July 31, 2008 |
Social Median has been opened up to a public beta now. Early adopter type that I am, I of course had to run right over and check it out. I’m still playing with it, but I have a few initial impressions about the overall service so far.
First, Social Median is no FriendFeed. If you were hoping for a replacement to FriendFeed like I was, this is not it. It has a few similar features, but in the end, it is more news reader and people follower than social aggregator.
It wins for being easy on the eyes and easy to navigate. While I need to use it a bit more to get more than a cursory impression of it, my first instinct is to ask why FriendFeed can’t make it self look like this and sort like this? A merging of the two might create one aggregator slash reader that makes sense.
In trying to add News Sources I ran into a few snags. The most glaring issue I faced so far, and one I’d be interested in hearing if anyone else experienced, was the inability to add a source that was not mainstream. I was able to customize my news sources to an extent, but I had trouble adding my own site RSS feed, for example. That could be an issue, since it happened on all three of my browsers: Flock 2, FireFox 3 and Safari.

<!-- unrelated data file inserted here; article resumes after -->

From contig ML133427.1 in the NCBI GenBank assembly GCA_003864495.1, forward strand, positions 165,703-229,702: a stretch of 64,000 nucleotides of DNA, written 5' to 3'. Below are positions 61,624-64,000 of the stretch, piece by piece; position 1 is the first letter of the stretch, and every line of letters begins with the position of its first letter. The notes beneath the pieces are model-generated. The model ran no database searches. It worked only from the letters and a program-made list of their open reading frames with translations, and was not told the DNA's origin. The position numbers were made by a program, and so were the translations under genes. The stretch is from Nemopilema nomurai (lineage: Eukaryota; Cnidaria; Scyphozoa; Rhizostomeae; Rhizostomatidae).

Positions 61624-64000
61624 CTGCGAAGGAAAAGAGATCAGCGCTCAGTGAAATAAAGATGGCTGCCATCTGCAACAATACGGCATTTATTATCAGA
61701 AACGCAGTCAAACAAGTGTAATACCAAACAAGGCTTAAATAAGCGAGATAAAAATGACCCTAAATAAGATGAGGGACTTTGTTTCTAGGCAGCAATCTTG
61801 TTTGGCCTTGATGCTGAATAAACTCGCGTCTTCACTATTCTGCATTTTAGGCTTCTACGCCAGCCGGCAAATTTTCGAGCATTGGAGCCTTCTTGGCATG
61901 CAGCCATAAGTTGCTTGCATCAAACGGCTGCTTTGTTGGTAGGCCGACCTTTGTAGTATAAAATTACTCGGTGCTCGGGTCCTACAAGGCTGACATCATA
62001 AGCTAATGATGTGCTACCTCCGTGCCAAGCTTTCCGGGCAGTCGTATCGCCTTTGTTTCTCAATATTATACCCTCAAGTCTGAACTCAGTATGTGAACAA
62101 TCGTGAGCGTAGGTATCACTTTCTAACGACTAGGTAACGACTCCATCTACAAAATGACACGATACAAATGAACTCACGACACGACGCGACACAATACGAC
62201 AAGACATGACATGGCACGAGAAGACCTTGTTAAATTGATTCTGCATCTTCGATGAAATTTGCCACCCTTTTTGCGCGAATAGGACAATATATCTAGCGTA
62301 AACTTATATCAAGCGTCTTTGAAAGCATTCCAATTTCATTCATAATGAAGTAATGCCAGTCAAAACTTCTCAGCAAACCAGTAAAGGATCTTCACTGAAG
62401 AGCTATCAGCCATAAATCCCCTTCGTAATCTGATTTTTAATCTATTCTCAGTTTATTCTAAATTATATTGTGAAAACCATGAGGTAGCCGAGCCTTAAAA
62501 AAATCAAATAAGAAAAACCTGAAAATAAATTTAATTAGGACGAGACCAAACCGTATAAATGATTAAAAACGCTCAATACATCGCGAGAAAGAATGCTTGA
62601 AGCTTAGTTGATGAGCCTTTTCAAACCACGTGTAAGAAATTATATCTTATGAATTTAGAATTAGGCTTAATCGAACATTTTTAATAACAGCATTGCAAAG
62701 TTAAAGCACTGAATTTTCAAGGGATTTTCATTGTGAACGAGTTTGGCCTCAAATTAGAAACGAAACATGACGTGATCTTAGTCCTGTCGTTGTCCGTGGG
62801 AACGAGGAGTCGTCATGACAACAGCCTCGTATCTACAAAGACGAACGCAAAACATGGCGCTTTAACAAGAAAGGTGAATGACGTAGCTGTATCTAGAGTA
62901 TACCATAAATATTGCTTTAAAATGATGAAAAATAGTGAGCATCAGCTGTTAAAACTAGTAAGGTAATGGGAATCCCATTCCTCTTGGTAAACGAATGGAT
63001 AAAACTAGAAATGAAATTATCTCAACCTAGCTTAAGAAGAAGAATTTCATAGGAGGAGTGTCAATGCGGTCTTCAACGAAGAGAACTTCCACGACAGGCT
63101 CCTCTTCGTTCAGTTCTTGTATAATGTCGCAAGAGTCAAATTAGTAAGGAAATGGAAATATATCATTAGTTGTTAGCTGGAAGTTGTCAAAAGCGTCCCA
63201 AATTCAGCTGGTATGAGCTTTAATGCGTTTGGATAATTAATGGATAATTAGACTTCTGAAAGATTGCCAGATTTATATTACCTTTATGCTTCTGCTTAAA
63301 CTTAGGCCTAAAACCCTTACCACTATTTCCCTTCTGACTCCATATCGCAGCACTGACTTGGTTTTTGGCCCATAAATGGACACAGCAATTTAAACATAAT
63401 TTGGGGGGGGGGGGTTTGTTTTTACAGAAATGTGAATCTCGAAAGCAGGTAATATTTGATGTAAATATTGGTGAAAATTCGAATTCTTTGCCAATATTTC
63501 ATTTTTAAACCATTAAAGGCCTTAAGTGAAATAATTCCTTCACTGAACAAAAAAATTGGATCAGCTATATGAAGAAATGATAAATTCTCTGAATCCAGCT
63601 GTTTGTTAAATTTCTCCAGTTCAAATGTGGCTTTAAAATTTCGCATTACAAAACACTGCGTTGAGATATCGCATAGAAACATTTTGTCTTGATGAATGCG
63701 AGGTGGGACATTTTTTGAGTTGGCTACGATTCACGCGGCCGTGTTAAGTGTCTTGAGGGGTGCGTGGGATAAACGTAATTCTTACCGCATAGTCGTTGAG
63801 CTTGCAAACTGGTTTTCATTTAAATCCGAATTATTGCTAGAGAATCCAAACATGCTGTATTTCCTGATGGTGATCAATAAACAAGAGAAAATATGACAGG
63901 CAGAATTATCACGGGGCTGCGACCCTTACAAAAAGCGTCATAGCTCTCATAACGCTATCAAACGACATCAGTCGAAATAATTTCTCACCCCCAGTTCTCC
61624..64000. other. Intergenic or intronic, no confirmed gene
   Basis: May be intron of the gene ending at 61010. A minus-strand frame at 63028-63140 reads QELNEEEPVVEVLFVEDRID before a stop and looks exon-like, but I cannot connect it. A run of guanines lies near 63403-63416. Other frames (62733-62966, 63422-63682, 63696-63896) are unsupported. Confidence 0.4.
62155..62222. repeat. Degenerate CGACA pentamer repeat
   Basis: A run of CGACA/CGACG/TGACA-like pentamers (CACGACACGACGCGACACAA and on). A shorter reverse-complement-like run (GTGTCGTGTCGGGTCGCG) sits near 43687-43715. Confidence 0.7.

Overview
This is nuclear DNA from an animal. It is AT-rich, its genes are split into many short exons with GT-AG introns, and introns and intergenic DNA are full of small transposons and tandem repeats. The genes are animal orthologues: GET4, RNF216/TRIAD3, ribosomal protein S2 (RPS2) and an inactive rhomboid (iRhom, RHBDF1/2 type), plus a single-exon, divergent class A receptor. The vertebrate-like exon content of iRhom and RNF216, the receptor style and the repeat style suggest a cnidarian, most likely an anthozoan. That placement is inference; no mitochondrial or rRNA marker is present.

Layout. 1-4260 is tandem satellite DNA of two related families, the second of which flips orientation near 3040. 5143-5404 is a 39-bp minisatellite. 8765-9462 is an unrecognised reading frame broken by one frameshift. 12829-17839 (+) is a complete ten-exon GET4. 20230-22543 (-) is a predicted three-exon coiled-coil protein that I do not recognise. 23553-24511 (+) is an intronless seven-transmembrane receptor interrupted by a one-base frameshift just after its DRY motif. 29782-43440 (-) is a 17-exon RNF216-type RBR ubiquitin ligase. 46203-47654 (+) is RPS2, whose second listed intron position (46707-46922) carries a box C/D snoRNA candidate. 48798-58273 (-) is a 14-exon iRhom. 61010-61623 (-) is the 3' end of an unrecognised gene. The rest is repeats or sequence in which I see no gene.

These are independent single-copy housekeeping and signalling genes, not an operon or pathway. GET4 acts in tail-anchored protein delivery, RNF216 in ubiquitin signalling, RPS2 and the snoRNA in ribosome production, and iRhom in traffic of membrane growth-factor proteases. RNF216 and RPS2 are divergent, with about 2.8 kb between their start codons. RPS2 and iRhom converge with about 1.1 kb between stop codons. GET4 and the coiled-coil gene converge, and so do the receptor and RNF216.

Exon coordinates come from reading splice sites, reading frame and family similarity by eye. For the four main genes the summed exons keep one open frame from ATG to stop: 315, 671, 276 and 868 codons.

Following people is very easy on Social Median. You can find them via the social timeline, by who follows you, by importing your contacts from Gmail, Hotmail or Twitter, or by inviting them. I had no trouble using any of these methods to find and add friends to my Social Median network.
As with FriendFeed and other sites, Social Median has a way for users to post items, or clip articles and share them on the site. Other users can them comment on the items, creating mini conversations in a combination aggregator and microblog.
My initial impression? I’ll be back to play with this further. It has a few glitches typical of a beta release, like difficulty adding some feeds, for example. Overall, I think I might like it a bit better than FriendFeed, especially if they make it a bit easier to feed your own updates into the feed reader portion of the site.
Ideally, I’d like to see it have more features, like FriendFeed and FaceBook, while retaining the easy navigation and FaceBook-sleek look. It’s a little rough around the edges now as far as usability, but given time I think it has potential for longevity. It isn’t groundbreaking by any means, but it seems to have picked up on what people want and started off by trying to give it to them. That alone is a rare gem in social media.